Believe it or not, Americans used to go to the airport just for eats and giggles.
Over three and a half million Americans will take to the skies this Thanksgiving, and I would feel confident in betting that very few are looking forward to it. Air travel these days is marked by delays, limited legroom, and unending, cookie-cutter air terminals that make New York look like Minneapolis look like Vienna look like LAX.
So would you believe me if I told you that people used to go to airports just to eat food? Just for fun?
To understand why Americans would do such a thing, we have to first think of the air travel business as something it hasn’t been in years: an upstart new technology, one that badly needed market share. In 1965, a full three decades after the advent of commercial flight, Time magazine noted that eight in ten Americans had never been on a plane before. (Compare that to 2000, when half of Americans took at least one round-trip per year.) Airlines needed to pitch air travel to the nation, and the airport, as one author wrote in a 1940s guide to commercial air transportation, was “the sales counter of air transportation.” Good airports, the manual advised, should have “high-class waiting room, ticketing and restaurant facilities,” the presence of which would “retain” passengers who might otherwise opt for a train.
Why “high-class”? In the 1950s and 60s, U.S. domestic travelers could expect to pay 40 percent more per roundtrip ticket than they do today, which meant flying was often the province of the rich, or at least the richer. Flying businessmen needed nicer places to eat, explains Jan Whitaker, a self-described “consumer historian” who writes a blog on restaurant history. Enter the white-tablecloth airport restaurant. The elegant Newarker, inside New Jersey’s Newark Airport, was known for its “flaming sword specialties”; it launched the career of New York City fine-dining juggernaut Restaurant Associates, which still operates 150 upscale restaurants today. National Airport's Terrace dining room, built in 1941, "was a popular destination for Washingtonians in search of fine dining," according to its 1997 National Register of Historic Places registration form. According to Whitaker, the restaurant at the airport in Albuquerque, New Mexico, went as far as to hire a European chef who had studied with the legendary Auguste Escoffier and had “cooked for U.S. presidents and royal families in Europe.”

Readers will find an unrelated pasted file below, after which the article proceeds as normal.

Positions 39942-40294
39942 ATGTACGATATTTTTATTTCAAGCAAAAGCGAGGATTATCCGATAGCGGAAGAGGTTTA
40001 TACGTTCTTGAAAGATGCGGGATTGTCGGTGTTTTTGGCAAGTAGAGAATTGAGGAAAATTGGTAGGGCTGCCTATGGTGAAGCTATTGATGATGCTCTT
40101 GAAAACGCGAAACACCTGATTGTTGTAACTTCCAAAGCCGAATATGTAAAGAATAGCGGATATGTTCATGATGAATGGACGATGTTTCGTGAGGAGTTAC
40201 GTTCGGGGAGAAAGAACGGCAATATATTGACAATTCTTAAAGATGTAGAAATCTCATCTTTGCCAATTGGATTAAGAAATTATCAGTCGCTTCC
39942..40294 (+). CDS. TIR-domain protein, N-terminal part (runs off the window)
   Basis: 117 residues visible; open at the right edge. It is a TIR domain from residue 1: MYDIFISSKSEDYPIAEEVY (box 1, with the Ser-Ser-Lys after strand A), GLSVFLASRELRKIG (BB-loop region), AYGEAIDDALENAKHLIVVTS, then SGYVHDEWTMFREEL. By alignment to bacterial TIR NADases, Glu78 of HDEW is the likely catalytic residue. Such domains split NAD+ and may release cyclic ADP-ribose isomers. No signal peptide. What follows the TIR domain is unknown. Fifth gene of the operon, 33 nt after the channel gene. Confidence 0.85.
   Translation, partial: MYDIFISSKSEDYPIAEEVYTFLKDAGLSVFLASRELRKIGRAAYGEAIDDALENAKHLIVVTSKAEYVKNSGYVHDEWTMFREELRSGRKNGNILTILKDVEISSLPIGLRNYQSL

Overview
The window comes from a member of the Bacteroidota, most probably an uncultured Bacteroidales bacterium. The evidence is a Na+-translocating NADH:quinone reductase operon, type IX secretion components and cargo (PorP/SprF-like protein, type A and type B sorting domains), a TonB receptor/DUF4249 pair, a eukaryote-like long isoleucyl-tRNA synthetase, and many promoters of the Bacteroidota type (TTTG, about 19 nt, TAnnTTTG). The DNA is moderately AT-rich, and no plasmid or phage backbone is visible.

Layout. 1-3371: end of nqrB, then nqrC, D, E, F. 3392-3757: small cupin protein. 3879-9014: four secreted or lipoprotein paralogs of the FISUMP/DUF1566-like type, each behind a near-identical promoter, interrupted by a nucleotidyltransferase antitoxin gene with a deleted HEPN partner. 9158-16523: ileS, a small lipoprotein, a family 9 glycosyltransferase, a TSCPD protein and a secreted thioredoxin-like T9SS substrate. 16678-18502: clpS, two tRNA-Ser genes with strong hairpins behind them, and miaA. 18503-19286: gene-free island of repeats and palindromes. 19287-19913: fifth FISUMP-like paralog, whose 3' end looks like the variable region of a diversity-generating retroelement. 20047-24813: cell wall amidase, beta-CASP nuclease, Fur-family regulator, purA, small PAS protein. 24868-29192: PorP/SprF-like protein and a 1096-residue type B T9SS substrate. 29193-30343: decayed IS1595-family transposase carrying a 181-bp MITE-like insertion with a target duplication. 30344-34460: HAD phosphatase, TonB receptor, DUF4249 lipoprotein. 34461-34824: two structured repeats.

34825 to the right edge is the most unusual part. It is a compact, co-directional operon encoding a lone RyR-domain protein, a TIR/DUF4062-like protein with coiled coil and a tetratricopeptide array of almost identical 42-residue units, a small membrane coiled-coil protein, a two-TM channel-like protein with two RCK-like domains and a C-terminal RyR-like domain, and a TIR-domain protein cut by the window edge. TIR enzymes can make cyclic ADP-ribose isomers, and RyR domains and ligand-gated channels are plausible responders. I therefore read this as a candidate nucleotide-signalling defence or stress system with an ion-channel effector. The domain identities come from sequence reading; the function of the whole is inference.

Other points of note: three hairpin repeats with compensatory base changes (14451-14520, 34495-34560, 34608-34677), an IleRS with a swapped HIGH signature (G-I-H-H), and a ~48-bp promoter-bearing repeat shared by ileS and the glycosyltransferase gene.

These fine dining establishments played an important role in the larger airport ecosystem. Architect Alastair Gordan notes in his cultural history of airports that retail concessions were expected to account for more than a third of New York’s Idlewild airport revenue in 1947. That meant airports had a special challenge: They had to bring in non-passengers from the outside world. “One objective should be to make the airport attractive to the general public and to sight-seers,” the 1940s commercial air guide read. “Achieving the … objective develops new passengers.”
It turns out that wasn’t so difficult. By the 1950s, airports were certainly travel hubs, but they were also, strangely, something like tourist attractions. People sometimes came to the airport expressly to watch planes take off and land. (The lack of post-9/11-level security didn't hurt.) The 1957 debut of the Boeing 707, the first commercially successful jetliner, only stoked the public’s interest in hanging out in airports because they could. Not everyone could fly, or fly frequently, but watching planes “was a marvel that they could personally participate in,” says Whitaker.
So people came to the airport restaurants for birthdays. They came in for dates. A Cleveland Plain-Dealer ad from 1965 summons patrons to a Cleveland airport’s New Year’s Eve celebrations. A 1941 ad in the Seattle Daily Times invites customers to “watch the planes come and go as you enjoy Thanksgiving dinner in the unique ‘Sky Room.’” Family, turkey, and airplanes—for just $1.25 per person!
But by the 1970s, Whitaker says, the heyday of destination airport restaurants was over. Many airports “couldn’t get someone to take the contract to run a restaurant. It became difficult [because airport restaurants] were seen as such losers that sort of depended on whether you were a hub or not,” she says. Part of the problem? The novelty had worn off, particularly among the hoi polloi, who were riding airplanes in greater unwashed numbers. It turns out that airplane travel, as the novelist Sinclair Lewis observed in 1929, “is the most monotonous and tedious form of journeying known of mankind, save possibly riding on a canal boat through flat country.” Oof.
Of course, modern airports still have restaurants. Driven by new scarcity of food on domestic flights (often nary a peanut packet in sight), some have even asserted that gourmet airport eats are making a comeback. But cough up enough money for a ticket just to get a squidwich and a nice glass of red? Are you nuts?
In December of 2013, LAX’s iconic Theme Building restaurant closed, perhaps for good. The building, built in 1961, is emblematic of restaurants of the era, with a spacey dome that once slowly rotated to give patrons a 360 degree view of the airport, the horizon—and beyond.
"The problem is, it was built when bringing your family out to have dinner and watch the airplanes was a cool thing to do," Gina Marie Lindsey, the executive director of the airport’s management company, told the L.A. Times. "Passengers [now] won't leave the terminals to have dinner there because it's unpredictable how long it'll take them to get through security again."
Special thanks to Jan Whitaker for her insight.